The Court denied T-Mobile's motion to dismiss Tank's TCA claim and granted the motion to dismiss his employment discrimination claims because the core of underlying facts giving rise to the 2011 suit differed from the 2012 suit with regard to the TCA violation.
The Seventh Circuit ruled in Bates v. City of Chicago, No. 12-1500 on August 9, 2013, affirming the grant of the employer’s motion for summary judgment.
The case alleged violations of Title VII because the employer purportedly demoted the firefighter from his District Chief position to Deputy District Chief position on account of his race.
However, the record:
(1) Showed that the firefighter’s replacement shared plaintiff’s African-American race.
(2) Failed to contain evidence that the firefighter was treated worse than similarly-situated co-workers (where five of eight demotions were of non-African-Americans).
(3) Failed to show that defendant’s explanation for his demotion, that plaintiff did not share decision-maker’s management style, was pretextual.
Three former employees sued Target for discrimination and retaliation, citing, among other things, racial slurs from managers and a training document (for managers) titled, “Organization Effectiveness, Employee and Labor Relations Multi-Cultural Tips.” According to the complaint, the training manual “instructs managers to note differences among Hispanic employees, and states the following:
a. Food: not everyone eats tacos and burritos;
b. Music: not everyone dances to salsa;
c. Dress: not everyone wears a sombrero;
d. Mexicans (lower education level, some may be undocumented);
e. Cubans (Political refugees, legal status, higher education level); and
f. They may say 'OK, OK' and pretend to understand, when they do not, just to save face.”
The lawsuit, Robert N. Gonzalez, Bulmaro Fabian, Pedro-Garcia-Ayala v. Target Corp. was filed on June 21, 2013, in Yolo Superior Court (California state court). The full complaint can be found here.
On June 24, 2013, in a 5-4 decision, the Supreme Court ruled that a person must be able to hire and fire someone to be considered a supervisor in discrimination lawsuits, making it harder to blame a business for a co-worker's racism or sexism. Vance v. Ball State University, 11-556.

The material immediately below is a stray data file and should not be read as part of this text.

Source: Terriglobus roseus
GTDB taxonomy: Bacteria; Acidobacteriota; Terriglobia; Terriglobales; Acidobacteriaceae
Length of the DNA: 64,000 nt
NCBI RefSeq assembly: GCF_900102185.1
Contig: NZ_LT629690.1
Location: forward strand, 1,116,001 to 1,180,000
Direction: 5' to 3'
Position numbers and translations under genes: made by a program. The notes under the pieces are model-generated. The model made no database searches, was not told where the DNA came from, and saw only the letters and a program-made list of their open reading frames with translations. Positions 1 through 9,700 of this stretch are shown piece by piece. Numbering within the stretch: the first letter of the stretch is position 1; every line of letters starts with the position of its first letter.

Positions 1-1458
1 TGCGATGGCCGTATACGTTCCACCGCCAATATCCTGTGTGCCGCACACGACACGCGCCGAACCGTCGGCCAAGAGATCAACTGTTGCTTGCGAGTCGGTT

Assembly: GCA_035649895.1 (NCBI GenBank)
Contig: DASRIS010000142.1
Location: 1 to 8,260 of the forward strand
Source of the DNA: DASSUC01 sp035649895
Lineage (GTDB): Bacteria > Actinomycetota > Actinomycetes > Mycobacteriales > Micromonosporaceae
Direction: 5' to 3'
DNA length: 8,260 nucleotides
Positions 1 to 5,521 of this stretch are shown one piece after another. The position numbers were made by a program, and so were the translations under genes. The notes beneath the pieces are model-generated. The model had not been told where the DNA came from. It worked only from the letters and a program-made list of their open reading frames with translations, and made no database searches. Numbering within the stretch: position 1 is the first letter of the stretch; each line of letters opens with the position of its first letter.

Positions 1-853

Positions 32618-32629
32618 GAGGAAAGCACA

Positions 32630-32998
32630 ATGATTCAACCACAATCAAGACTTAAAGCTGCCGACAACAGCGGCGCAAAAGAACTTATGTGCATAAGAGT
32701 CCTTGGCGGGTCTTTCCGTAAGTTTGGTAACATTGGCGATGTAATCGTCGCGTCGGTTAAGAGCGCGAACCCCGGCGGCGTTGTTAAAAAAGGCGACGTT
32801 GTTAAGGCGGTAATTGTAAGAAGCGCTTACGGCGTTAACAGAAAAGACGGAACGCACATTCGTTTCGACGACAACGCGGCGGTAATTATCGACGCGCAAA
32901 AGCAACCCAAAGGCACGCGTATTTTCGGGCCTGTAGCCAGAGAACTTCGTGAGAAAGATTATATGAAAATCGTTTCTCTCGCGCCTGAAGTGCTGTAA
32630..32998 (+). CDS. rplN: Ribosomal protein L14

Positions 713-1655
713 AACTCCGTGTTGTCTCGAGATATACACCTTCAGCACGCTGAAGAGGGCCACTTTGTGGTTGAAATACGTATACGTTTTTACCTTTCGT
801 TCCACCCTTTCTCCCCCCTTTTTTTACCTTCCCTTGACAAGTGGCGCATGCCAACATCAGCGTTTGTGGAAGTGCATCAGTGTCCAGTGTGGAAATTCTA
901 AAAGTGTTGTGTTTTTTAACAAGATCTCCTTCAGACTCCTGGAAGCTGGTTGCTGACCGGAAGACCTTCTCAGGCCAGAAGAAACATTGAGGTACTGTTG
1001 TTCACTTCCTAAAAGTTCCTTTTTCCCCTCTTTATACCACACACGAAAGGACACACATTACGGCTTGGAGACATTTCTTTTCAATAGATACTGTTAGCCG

Maetta Vance accused a co-worker (Davis) of racial harassment and retaliation in 2005. Vance sued the school under the Civil Rights Act of 1964, saying the university was liable since Davis was her supervisor. The District Court judge dismissed the lawsuit, saying that since Davis could not fire Vance, she was only a co-worker, and since the university had taken corrective action, it was not liable for Davis' actions. The 7th U.S. Circuit Court of Appeals upheld that decision, and Vance appealed to the Supreme Court.
In Justice Samuel Alito's majority opinion, he said that for the university to be liable, Davis must have had the authority to "hire, fire, demote, promote, transfer, or discipline" Vance. Therefore, the Supreme Court held that "an employee is a `supervisor' for purpose of vicarious liability under Title VII if he or she is empowered by the employer to take tangible employment actions against the victim." Furthermore, "Because there is no evidence that BSU empowered Davis to take any tangible employment actions against Vance, the judgment of the Seventh Circuit is affirmed."
Alito shook his head as Ginsburg read her dissent of his opinion. Justice Ginsburg explained that "[t]he Court's disregard for the realities of the workplace means that many victims of workplace harassment will have no effective remedy."
Ginsburg said she hopes Congress intervenes "to correct this Court's wayward interpretations of Title VII."
On June 11, 2013, the Seventh Circuit ruled in Hitchcock v. Angel Corps, Inc., No. 12-3515. The Seventh Circuit held that the District Court had erred in granting the employer’s motion for summary judgment in a Pregnancy Discrimination Act action.The employee claimed that the employer had terminated her after learning of her pregnancy and showed that her supervisor gave the her extra duties shortly after learning of her pregnancy. Furthermore, the employer provided shifting and implausible reasons for the employee's termination. In addition, the supervisor’s anti-pregnancy animosity was evident because the supervisor asked the employee if she was quitting after the birth of her child and suggested to pregnant co-worker that she should get abortion because pregnancy could lead to attendance problems.
On May 29, the U.S. Equal Employment Opportunity Commission (EEOC) sued a trucking company for allegedly violating the religious rights of two former employees in U.S. District Court in Peoria.
The suit claims that Star Transport, Inc.: (1) fired the two Muslim truck drivers because they refused to deliver alcohol in 2009; (2) failed to provide the two men with a reasonable accommodation; and (3) terminated them because of their religion.
On May 28, 2013, the U.S. Supreme Court issued a order denying United Airlines' request for appeal of the September 7, 2012, Seventh Circuit decision in EEOC v. United Airlines, Case No. 11-1774.
The Seventh Circuit decision held that employees have the right to seek reassignment to vacant positions as a form of reasonable accommodation for their disabilities. For more on the underlying case, read here.